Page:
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BLM versus #BLM

Summary: Understanding resistance to firearms restrictions requires unmasking a pernicious armed rebellion narrative that masquerades as the “original intent” of the American framers.

  • Susan Liebell Susan P. Liebell
Published: June 29, 2021

This essay is part of the series Protests, Insur­rec­tion, and the Second Amend­ment

ABSTRACT: Under­stand­ing the persist­ence of public gun viol­ence and resist­ance to restric­tions on fire­arms requires unmask­ing a perni­cious armed rebel­lion narrat­ive that masquer­ades as the “original intent” of the Amer­ican framers. Promoted by the National Rifle Asso­ci­ation (NRA), consti­tu­tional schol­ars of the Second Amend­ment, public offi­cials, and the conser­vat­ive press, the narrat­ive insists that guns uphold free­dom and rights, main­tain order, and prevent tyranny. Wrapped in symbols of the Amer­ican Revolu­tion, this narrat­ive has been used to justify the Janu­ary 6 U.S. Capitol insur­rec­tion, private-citizen poli­cing during the #BLM protests of 2020, and calls to kidnap or assas­sin­ate public offi­cials as tyrants. This article uses John Locke (the 17th-century thinker who inspired Amer­ican revolu­tion­ar­ies and the Consti­tu­tion’s writers) to demon­strate how the armed rebel­lion narrat­ive disrespects “original” under­stand­ings and distorts the mean­ing of the Second Amend­ment. First, Locke, the founders, and the original under­stand­ing of the Consti­tu­tion do not justify radical indi­vidual gun rights, private-citizen poli­cing, or subver­sion of the govern­ment by indi­vidual citizens. Our found­a­tional docu­ments insist on redress through insti­tu­tions like courts and legis­latures and create high bars for armed insur­rec­tion (based on the views of the major­ity rather than small groups of indi­vidu­als). The armed rebel­lion narrat­ive replaces a collect­ive decision with the views of the indi­vidual. Second, this danger­ous and distor­ted lens should not be used to justify false equi­val­ences between #BLM (a mass call for social change with some viol­ence) and Janu­ary 6 (an armed insur­rec­tion with viol­ence at its core). Lock­e’s ideas about indi­vidu­als, the public, and the social contract — claimed by both viol­ent insur­rec­tion­ists and #BLM protest­ers — clarify the big lie that perpetu­ates our gun-satur­ated polit­ics.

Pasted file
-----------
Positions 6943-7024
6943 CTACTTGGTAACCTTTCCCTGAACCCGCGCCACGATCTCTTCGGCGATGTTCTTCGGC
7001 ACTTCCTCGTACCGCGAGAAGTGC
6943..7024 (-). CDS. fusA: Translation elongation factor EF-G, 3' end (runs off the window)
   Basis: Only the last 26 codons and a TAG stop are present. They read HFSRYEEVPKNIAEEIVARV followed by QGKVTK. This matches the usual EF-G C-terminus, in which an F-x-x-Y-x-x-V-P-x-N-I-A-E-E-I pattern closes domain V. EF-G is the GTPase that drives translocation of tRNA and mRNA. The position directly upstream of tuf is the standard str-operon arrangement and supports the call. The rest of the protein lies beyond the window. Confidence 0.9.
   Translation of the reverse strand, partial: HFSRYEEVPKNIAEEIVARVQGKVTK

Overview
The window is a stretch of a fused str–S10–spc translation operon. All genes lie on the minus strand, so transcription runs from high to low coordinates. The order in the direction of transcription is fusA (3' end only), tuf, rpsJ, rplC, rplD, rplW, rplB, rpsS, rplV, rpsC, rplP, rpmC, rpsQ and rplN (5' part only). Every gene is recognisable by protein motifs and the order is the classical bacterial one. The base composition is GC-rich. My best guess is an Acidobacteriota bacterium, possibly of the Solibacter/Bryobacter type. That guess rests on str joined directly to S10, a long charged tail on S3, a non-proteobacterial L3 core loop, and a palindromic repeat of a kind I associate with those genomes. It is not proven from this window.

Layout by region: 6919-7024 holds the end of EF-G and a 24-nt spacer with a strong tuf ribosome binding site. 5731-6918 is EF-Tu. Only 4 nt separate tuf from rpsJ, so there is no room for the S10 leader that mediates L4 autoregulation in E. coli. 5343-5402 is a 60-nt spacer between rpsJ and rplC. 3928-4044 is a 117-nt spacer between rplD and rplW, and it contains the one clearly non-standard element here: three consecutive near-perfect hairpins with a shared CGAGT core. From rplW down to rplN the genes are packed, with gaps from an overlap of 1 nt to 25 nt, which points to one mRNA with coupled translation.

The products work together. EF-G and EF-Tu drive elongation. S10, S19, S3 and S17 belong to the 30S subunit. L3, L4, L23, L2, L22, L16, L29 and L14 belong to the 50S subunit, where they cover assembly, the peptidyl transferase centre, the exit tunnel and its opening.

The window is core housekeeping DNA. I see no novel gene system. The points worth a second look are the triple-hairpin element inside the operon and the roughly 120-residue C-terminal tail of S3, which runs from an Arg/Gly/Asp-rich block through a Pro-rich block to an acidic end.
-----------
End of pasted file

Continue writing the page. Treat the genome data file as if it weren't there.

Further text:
BLM versus #BLM by The Bren­nan Center for Justice